Truth and Fiction in The Da Vinci Code by Bart D. Ehrman
A Historian Reveals What We Really Know about Jesus, Mary Magdalene, and Constantine

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Synopsis

In his staggeringly popular work of fiction, Dan Brown states up front that the historical information in the The Da Vinci Code is all factually accurate. But is this claim true? As historian Bart D. Ehrman shows in this informative and witty book, The Da Vinci Code is filled with numerous historical mistakes.
Did the ancient church engage in a cover-up to make the man Jesus into a divine figure? Did Emperor Constantine select for the New Testament--from some 80 contending Gospels--the only four Gospels that stressed that Jesus was divine? Was Jesus Christ married to Mary Magdalene? Did the Church suppress Gospels that told the secret of their marriage? Bart Ehrman thoroughly debunks all of these claims. But the book is not merely a laundry list of Brown's misreading of history. Throughout, Ehrman offers a wealth of fascinating background information--all historically accurate--on early Christianity. He describes, for instance, the discovery of the Dead Sea Scrolls ; outlines in simple terms how scholars of early Christianity determine which sources are most reliable; and explores the many other Gospels that have been found in the last half century. In his engaging book, Ehrman separates fact from fiction, the historical realities from the flights of literary fancy. Anyone who would like to know the truth about the beginnings of Christianity and the real truth behind The Da Vinci Code will find this book riveting.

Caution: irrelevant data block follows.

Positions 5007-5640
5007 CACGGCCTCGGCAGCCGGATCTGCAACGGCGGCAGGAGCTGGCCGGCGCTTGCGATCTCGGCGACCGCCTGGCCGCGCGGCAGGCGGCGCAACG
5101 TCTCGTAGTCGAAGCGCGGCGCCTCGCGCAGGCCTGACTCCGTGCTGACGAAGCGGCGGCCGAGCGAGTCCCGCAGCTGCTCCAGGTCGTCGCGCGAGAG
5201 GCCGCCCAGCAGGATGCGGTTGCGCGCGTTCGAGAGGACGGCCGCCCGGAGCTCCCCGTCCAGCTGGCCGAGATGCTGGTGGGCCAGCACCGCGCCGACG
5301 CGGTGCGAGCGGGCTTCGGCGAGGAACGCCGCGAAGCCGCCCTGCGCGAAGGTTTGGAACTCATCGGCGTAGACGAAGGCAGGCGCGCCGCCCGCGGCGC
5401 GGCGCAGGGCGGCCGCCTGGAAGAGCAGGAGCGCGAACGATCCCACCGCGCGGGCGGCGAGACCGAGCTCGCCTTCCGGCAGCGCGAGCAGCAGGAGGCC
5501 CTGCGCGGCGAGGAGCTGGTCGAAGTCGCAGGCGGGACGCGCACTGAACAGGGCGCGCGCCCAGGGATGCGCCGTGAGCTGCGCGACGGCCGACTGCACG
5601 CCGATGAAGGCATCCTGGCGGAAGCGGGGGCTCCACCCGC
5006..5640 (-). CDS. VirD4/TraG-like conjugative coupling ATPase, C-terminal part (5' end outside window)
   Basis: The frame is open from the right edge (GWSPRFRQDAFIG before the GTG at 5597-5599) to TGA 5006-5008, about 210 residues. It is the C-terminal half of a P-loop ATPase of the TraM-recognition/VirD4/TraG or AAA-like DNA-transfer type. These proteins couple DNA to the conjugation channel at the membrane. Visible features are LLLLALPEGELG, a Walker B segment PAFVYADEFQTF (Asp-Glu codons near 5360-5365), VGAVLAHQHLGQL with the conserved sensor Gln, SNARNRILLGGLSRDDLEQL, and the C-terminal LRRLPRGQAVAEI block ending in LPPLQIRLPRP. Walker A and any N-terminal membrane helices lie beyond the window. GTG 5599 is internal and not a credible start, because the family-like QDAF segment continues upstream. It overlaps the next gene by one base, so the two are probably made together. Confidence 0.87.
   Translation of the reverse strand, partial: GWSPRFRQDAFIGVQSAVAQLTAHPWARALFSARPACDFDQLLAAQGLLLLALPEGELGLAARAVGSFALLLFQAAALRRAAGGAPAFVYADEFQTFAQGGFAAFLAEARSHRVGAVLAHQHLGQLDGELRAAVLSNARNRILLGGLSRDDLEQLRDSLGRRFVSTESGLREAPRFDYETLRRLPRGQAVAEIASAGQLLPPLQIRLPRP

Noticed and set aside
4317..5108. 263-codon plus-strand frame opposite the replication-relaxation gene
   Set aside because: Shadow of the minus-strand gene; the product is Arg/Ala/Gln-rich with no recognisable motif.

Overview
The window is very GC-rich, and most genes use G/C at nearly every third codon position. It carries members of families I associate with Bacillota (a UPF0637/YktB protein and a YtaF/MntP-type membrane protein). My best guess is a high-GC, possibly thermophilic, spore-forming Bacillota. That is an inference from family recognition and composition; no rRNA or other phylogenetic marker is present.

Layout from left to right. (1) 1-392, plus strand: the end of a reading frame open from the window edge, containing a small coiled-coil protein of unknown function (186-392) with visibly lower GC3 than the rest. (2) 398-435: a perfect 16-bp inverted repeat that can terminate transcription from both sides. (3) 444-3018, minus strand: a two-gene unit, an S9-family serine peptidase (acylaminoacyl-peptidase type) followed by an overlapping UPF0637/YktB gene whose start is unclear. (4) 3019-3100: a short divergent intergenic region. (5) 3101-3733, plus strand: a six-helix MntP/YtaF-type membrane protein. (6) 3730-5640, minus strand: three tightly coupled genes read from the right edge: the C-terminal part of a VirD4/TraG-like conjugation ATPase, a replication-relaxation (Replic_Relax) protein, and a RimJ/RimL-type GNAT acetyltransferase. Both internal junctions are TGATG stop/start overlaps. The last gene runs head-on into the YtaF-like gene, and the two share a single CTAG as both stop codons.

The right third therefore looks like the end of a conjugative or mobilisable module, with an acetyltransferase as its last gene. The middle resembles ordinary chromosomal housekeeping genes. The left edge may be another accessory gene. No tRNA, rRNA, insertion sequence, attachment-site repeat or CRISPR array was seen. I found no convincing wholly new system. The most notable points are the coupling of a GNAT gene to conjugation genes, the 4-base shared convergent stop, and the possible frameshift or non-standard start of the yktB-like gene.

About Bart D. Ehrman

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Bart D. Ehrman chairs the Department of Religious Studies at the University of North Carolina at Chapel Hill. One of the major public experts on early Christianity, Jesus, and the New Testament, he is very well known in his field and to a general audience through his books Lost Christianities, Lost Scriptures, and the forthcoming Peter, Paul, and Mary Magdalene: The Followers of Jesus in History and Legend. He has appeared on A&E, The History Channel, CNN, and other TV and radio shows, and has taped several highly popular lecture series for the "Teaching Company."
 
Published November 1, 2004 by Oxford University Press, USA. 231 pages
Genres: History, Religion & Spirituality, Education & Reference, Literature & Fiction, Biographies & Memoirs. Non-fiction

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